Hungary Builds Things Big

Trip Start Jun 08, 2010
1
43
79
Trip End Aug 26, 2010


Loading Map
Map your own trip!
Map Options
Show trip route
Hide lines
shadow

Flag of Hungary  ,
Wednesday, July 21, 2010

This morning I drove out to Pannonhalma Abbey. It was pretty easy to find as it was yet another instance of a gargantuan building looming in the distance as I approached the town. Also, it was easy to navigate the Hungarian roads because the country continues to have ample signs with road numbers.

Pannonhalma Abbey was added to the UNESCO list of World Heritage sites in 1996. Given it's charter as a monastery in 1002 by Hungary's own St. Stephen, it was damaged during the Turkish occupation, so much of the current building dates from the 19th century. Today, around forty monks were living on the premises. For some reason, I had always thought a monastery had monks and an abbey had nuns, but I was wrong. An abbey was a monastery with enough monks to qualify for electing an abbot. In Hungary, that number was twelve. However, they were reluctant to demote abbeys when membership declined, so there are still buildings like Tihany Abby that are called abbeys, even with fewer monks.

Today, when they weren't praying or reading the Bible, the monks ran two boarding schools. One was on the abbey grounds, and the second was in the nearby city of Győr. There was also a retirement home for elderly clergy and a winery on the grounds. The intro video didn't mention the winery, and I don't know how involved with it the monks actually were.

I ended up with a semi-private tour of the building. There was only one other family on the English-speaking tour. It was a welcome change after the super-sized English groups for the Parliament and Opera House. The biggest groups seemed to be the Hungarian and the German tours. My guidebook said there were three English tours a day, but that turned out to be inaccurate. When I showed up, the receptionist made a few calls and added an English tour at 11:40. Only the Hungarian and German tours seemed to have regular schedules.

The tour was good. We didn't see much of the cloisters, because it was an operating monastery, but we did see the church and library. The lower section of the church was actually the only part of the old late-Romanesque/early-Gothic church, which in turn had been built on the spot of earlier churches. Most of the services took place in the upper section, with benches for pilgrims and other visitors and a raised section with chairs for the monks.

The tour finished in a museum with a small, temporary exhibition. Today's exhibit was on books. Specifically, it was on medieval book making and Bibles. There were recipes for parchment and ink, as well as descriptions of the jobs of scribes and illuminators.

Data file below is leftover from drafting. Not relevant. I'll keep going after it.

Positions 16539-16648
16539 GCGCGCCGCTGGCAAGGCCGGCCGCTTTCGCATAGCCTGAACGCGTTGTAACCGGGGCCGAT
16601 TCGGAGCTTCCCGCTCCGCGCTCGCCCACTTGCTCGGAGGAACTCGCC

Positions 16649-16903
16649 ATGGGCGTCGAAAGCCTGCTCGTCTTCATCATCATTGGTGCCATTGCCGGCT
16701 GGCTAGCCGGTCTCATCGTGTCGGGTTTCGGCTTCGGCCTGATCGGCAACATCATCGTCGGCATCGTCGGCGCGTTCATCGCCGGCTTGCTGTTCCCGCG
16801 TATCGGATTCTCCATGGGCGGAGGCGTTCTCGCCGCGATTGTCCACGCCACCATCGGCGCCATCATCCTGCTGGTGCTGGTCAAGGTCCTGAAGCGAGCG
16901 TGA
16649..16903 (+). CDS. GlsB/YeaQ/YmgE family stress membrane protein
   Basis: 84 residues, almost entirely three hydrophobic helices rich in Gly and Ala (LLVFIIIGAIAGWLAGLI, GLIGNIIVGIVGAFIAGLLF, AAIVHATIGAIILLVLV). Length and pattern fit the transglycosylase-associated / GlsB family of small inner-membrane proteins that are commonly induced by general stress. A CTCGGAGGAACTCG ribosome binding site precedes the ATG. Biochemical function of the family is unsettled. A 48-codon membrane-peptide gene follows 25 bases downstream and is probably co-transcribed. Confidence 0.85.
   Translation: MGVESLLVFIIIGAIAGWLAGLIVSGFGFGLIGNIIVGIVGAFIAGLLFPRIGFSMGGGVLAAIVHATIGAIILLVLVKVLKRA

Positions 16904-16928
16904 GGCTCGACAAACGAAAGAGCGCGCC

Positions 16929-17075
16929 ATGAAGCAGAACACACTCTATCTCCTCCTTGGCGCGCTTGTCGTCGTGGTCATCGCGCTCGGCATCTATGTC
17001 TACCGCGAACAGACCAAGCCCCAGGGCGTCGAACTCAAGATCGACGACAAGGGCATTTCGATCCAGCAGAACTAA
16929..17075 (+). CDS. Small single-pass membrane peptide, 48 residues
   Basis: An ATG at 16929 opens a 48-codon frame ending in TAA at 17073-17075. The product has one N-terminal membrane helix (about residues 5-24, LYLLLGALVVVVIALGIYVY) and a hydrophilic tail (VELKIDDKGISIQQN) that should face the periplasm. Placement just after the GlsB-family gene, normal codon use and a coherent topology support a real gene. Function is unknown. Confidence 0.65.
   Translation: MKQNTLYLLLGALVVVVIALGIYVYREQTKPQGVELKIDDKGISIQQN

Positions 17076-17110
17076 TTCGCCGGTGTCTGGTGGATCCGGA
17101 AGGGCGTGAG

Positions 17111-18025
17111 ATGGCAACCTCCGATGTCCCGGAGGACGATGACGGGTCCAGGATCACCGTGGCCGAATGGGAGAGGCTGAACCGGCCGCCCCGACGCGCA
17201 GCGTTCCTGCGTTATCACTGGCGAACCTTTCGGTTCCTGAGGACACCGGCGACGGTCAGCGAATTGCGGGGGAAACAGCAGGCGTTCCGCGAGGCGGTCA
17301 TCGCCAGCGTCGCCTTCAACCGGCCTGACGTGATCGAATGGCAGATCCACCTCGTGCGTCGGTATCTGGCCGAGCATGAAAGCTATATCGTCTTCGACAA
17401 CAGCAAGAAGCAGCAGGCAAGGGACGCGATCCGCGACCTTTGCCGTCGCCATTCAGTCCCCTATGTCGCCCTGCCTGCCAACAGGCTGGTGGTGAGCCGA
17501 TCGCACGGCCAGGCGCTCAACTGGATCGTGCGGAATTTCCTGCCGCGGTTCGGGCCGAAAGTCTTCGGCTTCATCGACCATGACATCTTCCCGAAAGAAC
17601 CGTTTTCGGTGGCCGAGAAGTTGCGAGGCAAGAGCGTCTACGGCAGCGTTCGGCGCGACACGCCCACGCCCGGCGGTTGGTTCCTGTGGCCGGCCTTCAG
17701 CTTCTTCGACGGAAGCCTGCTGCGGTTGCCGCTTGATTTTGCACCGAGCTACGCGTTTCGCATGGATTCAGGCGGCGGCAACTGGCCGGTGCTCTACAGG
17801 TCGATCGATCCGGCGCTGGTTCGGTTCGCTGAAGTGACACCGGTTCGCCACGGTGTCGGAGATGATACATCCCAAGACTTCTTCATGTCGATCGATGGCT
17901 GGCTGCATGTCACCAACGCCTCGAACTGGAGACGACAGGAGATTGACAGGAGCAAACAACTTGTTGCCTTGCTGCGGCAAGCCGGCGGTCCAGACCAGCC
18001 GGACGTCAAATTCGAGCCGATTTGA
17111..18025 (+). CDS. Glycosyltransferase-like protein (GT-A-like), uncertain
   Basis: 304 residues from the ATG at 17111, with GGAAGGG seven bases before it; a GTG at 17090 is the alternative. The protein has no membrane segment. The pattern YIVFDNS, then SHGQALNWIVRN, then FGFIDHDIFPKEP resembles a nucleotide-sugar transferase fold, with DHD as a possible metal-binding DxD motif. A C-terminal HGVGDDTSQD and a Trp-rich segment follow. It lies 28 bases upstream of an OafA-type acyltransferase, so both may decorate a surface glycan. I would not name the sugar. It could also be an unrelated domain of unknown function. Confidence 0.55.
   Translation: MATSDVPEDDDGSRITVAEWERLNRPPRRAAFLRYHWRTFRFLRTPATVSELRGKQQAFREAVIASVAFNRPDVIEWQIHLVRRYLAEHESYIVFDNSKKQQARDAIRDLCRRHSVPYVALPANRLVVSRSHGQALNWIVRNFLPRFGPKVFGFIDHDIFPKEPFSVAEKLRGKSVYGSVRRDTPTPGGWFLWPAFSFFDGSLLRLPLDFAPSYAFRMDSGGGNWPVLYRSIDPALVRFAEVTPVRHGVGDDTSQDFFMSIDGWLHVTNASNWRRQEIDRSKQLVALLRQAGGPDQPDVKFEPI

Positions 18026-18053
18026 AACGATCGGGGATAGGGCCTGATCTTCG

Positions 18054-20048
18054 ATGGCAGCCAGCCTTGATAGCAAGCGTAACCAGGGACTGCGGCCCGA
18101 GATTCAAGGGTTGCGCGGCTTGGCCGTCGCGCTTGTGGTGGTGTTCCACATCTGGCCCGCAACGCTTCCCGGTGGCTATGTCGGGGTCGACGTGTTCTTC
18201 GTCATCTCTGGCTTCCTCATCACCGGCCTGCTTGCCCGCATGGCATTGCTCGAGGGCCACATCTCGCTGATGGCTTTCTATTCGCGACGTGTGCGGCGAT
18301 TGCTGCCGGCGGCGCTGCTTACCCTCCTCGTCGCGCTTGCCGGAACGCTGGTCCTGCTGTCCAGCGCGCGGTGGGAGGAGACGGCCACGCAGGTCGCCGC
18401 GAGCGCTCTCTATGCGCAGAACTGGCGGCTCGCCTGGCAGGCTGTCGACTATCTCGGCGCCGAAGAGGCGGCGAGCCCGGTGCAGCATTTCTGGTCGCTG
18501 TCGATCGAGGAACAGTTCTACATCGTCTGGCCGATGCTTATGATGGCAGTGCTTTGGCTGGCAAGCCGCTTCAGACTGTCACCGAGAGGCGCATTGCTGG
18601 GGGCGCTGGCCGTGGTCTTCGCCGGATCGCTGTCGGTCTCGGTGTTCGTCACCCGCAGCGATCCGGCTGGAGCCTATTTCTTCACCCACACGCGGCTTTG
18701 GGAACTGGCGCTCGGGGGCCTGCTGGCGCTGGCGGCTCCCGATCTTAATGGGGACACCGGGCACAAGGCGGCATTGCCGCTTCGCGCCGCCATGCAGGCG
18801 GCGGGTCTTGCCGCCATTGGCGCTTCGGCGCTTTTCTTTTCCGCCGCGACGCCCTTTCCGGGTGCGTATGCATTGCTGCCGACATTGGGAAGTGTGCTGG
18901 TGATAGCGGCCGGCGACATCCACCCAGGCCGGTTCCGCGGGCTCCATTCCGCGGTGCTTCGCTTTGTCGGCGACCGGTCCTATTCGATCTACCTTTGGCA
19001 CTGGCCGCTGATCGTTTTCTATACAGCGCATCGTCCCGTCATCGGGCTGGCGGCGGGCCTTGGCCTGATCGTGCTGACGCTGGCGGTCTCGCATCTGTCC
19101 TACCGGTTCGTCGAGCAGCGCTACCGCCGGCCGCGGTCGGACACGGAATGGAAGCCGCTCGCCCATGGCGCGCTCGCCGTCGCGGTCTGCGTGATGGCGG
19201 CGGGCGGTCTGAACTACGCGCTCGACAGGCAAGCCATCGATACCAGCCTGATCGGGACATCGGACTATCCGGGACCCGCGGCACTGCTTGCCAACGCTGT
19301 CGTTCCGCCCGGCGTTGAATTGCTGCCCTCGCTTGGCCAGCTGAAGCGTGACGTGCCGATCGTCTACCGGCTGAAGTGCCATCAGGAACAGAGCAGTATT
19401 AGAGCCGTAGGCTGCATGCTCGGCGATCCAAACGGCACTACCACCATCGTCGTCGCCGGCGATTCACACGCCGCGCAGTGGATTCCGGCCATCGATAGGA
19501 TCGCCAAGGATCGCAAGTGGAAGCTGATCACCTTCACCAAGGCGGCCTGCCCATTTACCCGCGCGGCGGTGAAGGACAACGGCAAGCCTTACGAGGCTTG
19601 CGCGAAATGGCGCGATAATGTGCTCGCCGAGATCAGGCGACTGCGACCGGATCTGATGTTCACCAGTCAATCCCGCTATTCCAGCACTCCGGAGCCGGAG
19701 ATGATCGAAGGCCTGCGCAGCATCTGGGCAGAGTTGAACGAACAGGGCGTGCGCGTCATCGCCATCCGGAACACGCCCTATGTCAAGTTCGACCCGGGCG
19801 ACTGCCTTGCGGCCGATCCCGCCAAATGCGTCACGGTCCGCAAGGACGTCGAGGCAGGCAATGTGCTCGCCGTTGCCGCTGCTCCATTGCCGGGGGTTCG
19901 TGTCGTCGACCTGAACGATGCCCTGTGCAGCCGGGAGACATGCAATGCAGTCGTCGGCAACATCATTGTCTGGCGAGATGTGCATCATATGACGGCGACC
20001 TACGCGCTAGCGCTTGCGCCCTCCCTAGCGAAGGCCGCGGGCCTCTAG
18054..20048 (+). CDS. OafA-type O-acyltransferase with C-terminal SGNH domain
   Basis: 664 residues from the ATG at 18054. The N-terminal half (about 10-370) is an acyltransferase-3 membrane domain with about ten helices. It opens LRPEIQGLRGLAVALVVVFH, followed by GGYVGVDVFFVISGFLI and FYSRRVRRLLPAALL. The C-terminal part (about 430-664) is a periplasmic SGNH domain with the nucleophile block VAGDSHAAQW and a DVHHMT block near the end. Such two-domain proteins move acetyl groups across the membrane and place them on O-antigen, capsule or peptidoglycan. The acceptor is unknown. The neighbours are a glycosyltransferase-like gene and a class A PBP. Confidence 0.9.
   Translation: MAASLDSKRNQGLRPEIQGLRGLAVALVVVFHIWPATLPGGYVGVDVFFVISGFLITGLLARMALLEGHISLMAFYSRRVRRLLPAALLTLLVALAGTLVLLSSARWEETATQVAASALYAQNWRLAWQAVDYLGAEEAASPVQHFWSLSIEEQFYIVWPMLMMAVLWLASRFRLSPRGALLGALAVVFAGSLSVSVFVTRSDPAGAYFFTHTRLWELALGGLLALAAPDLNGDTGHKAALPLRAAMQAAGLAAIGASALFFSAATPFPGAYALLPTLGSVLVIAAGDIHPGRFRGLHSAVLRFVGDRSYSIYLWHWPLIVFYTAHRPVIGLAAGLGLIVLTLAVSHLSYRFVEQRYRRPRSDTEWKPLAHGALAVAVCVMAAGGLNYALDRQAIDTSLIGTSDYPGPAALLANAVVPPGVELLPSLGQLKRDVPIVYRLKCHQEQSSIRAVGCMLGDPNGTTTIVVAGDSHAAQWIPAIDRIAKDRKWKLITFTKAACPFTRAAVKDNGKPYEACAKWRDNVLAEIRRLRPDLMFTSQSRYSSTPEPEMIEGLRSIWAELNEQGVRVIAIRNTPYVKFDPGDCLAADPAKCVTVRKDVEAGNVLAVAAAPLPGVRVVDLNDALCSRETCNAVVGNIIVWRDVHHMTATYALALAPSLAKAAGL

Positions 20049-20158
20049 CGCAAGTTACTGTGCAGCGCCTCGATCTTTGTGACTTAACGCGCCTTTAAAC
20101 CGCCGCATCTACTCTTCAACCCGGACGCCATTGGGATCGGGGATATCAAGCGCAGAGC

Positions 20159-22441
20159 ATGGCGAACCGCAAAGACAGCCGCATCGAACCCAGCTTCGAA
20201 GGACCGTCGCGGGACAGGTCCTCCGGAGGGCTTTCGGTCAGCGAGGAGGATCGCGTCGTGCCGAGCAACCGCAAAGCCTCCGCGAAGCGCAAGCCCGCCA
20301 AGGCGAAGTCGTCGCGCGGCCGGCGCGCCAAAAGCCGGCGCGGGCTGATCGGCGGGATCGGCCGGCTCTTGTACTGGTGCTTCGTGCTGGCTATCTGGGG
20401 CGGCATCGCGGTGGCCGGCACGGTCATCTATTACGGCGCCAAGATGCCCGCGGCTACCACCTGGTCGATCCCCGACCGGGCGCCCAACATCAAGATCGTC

Parchment books tended to be expensive relative to later paper books as it could take an entire flock of sheep to make a full Bible. Because of this, and probably because writing was surprisingly onerous with scribes not being able to rest their hands on the pages for reasons unmentioned, maybe so the oils from their hands didn't stain the parchment, medieval texts used a method of shorthand that would make them difficult to understand today. The cost of books also lead to a reuse of pages from older works to bind new versions. Modern scholars can sometimes use these bindings to reassemble parts of the originals.

One placard had a blurb about how readers shifted in the 11th century from primarily reading just the Bible or other large works for an extended period of time to studying several books in rapid succession, or even reading small sections of several pieces in parallel. It made me think of how modern commentators bemoan the internet for shortening our attention spans and the perils of multitasking. I could envision elderly monks in the 11th century sitting around the dining hall saying the same thing about the new fangled habit of reading more than one book in a decade.

On a nearby peak of the same hill as the abbey was something called the Millennium Monument. A small, domed, single-room in the Neo-Classical style, it was erected in 1896 to mark 1000 years since Magyar (what the Hungarian's call themselves) tribes settled in the region. From photos inside the monument, it seemed to have been one of several erected at the time. Also inside was a colorful modern mural. The mural was a work in progress judging by semi-painted sections above the entry.

After the abbey, it was back to town and time to explore Győr. Győr had a mid-sized old town with a few churches and an enormous city hall. The city hall was impressive, and the rest of the area wasn't bad, but I've become a little jaded about old towns at this point. You'll know it's something special when I rave about an old town in future entries.

Slideshow Report as Spam

Post your own travel photos for friends and family More Pictures

Use this image in your site

Copy and paste this html: